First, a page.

an Almost But Not Quite flash
“You have a visitor.”
“Is it my brother?” Matthew asked without looking up from the puzzle that lay mostly in pieces on the table in front of him. He had managed to connect the outside, creating the frame, and had just started sorting the other pieces in earnest.
He wasn’t particularly interested in a finished Venus de Milo—he had asked for Michaelangelo’s David, but beggars couldn’t be choosers. Besides, he had a marker somewhere, and he would draw on a penis as soon as he was finished.
He always drew on a penis.
“No, it’s that pretty blond again.” The nurse’s voice held a tone obviously meant to make him feel guilty. “You know, the one you refused to see on Christmas. It looks like he brought you a present.”
That got Matthew’s attention, and he looked up for the first time since the Nurse had walked in the room. He loved presents. He especially loved them tied up in string or adorn with bows or bells; anything flashy really.
He loved flashy. It reminded him of Max.
Matthew made his way down the hall, the sound of his slippers moving from linoleum to carpet and back again giving him something to focus on other than what he would say when faced with someone from his past. In the visitor area, a large room tastefully decorated in creams and honey colored wood, he found Timothy sitting on an oversized loveseat and looking nervous.
He was as handsome as Matthew remembered.
Pulling his robe tighter around him, Matthew wished he had bothered with a comb. A quick brush of his teeth had probably been in order too, but he hadn’t wanted to give Nurse Ratchet the satisfaction.
He cleared his throat and Timothy’s eyes lit up at his approach. It made him look even more handsome.
Damn. Why had he gone and fucked it all up?
“Merry Christmas and Happy New Year.” Timothy’s voice was cheery, and he stood, smiling and held out a brightly wrapped box.
Matthew knew the staff would have searched any packages brought in from the outside before letting it into the patient’s area, and the fact that Timothy had gone through the trouble of lugging a roll of paper, ribbon, tape and scissors with him? It warmed Matthew’s heart.
“Thank you.” He took the box and leaned in to kiss Timothy on the cheek. He let the kiss linger a little longer than needed, enjoying the warmth and the contact. It had been so long.
And the man smelled so good.
When he felt Timothy shiver, he pulled away and tried not to look at his mouth.
“Do you want to open it now?”
“I’ll wait.” Matthew watched Timothy’s smile dim, and he searched his socially rusty brain for something he could say to fix it. “I’d like to visit first if that’s okay?”
“Of course.” Timothy sat and patted the cushion next to him in invitation. “How is it here?”
It was an unexpected question, and Matthew debated what to say. He thought about telling Timothy how people didn’t touch you here. Not sexually, though they didn’t do that either, but not even casually. A touch on the arm, a tap on the shoulder, the accidental brush of a body as someone passed you in the hall.
Strange how the absence of something so simple could make you feel so alone.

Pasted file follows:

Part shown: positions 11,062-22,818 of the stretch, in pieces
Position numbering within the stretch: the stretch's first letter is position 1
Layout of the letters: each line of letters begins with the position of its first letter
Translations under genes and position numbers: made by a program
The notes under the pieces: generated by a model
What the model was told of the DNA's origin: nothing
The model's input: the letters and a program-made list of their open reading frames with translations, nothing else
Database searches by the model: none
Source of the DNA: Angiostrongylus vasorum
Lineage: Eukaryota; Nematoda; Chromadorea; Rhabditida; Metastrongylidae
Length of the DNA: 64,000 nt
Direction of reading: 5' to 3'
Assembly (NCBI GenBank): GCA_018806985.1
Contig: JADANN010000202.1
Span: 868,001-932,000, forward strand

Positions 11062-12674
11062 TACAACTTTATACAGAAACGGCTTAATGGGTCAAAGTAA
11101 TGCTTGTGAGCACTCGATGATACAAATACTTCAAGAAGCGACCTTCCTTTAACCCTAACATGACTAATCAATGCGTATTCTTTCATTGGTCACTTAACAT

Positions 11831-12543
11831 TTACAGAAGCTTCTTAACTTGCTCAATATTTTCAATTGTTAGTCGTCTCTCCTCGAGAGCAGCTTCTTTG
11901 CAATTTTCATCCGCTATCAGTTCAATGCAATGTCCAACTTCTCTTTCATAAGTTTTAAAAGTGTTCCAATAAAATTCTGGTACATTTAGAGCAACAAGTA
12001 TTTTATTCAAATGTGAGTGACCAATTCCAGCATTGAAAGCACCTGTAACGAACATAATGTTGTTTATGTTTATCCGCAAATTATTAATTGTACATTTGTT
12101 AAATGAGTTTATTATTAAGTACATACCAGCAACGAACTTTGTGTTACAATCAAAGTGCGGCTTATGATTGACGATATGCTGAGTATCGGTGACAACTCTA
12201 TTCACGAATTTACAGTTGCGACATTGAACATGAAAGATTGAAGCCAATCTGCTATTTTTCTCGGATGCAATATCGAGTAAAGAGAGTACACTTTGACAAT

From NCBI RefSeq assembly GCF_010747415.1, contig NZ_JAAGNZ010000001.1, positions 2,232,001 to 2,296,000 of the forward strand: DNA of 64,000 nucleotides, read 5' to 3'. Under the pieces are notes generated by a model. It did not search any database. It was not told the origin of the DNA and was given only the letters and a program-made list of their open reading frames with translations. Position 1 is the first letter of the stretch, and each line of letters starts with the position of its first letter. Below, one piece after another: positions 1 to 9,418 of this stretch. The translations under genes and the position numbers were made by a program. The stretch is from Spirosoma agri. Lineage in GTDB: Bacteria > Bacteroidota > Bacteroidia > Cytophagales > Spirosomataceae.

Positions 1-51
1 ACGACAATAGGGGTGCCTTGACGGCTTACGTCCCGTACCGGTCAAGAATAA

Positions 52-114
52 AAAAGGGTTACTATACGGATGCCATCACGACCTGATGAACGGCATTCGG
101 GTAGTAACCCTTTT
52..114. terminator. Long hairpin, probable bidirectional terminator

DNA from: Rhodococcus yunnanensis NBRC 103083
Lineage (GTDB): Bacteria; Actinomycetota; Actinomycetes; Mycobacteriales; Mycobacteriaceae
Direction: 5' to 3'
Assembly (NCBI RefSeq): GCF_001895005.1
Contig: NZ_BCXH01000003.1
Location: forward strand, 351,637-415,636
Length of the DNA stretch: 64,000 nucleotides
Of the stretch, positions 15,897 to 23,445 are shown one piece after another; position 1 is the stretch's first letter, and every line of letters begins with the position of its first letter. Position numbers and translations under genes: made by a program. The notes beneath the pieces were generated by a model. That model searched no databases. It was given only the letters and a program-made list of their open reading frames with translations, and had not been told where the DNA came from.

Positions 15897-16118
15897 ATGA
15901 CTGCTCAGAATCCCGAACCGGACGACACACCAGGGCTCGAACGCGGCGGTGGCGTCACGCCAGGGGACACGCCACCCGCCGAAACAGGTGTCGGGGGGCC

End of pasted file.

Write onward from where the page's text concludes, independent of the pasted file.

“It’s okay. I like my therapist.” It was true. Dr. Taylor was the only person here that Matthew didn’t loath. “I’m getting better.”
That was true too. At least Dr. Taylor seemed to think so.
“That’s wonderful.” Timothy smiled, and regret at how things played out at the end was an ache in Matthew's stomach.
The whole break-in and attempted murder thing had fucked it all up. It could have all been so different. Matthew could have been sharing a small house with Timothy somewhere, could easily imagine them making dinner in a tiny kitchen, snuggling on the couch and tumbling into bed together.
While it had lasted, what they’d had, it had been good, but he had made a choice. It had been the wrong choice, because now, with a clear head, Matthew knew he shouldn’t have tried to kill Daniel. His brother’s boyfriend had never deserved to die at all. His brother Max had. He still did, but Matthew had learned not to say.
Maybe that was the progress Dr. Taylor was talking about. Maybe if he could keep not saying it, he’d finally get to go home.
He wanted to ask if Timothy still worked for Max, if he was still his brother’s unappreciated assistant working ghastly hours but thought better of it. The question probably fell into the category of things he shouldn’t say.
“I’ve missed you,” Matthew said instead, enjoying the feeling of freedom that letting at least some of his words out left in their wake. He held so much inside.
“I’ve missed you too.”
They spent the rest of the visit in silence, thighs touching from knee to hip and looking out the window at the falling snow.
When the hour was over, and a man in blue scrubs Matthew didn’t recognize escorted Timothy away, he clutched the box to his chest and walked back to his room.
He sat at his table, carefully pushing the puzzle pieces aside, and opened his gift.
He slipped the ribbon off and unwrapped the box, careful not to tear the paper, planning to fold the shiny metallic red sheet and tuck it into a drawer where he kept little things he wanted to be able to pull out and look at again, and again. Inside the package was a diary, and before he could lament his utter lack of privacy he noticed a key nestled in the tissue.
He placed the book down on the table, carefully inserted the key and turned it.
The cover was a soft brown leather, plain and simple, but the pages were a creamy ivory, their edges gold leafed and their corners decorated in winding vines that tangled in and out of each other, sprouting long thorns and fat blossoms.
Matthew flipped through the sheets, enjoying the smell of the paper and stopped to run his fingers over their smooth texture, imagining all the penises he would be able to draw.
Turning back to the first page he smiled at the entry he found there, written in violet ink and unmistakably in Timothy’s precise hand.
My boyfriend forgives me.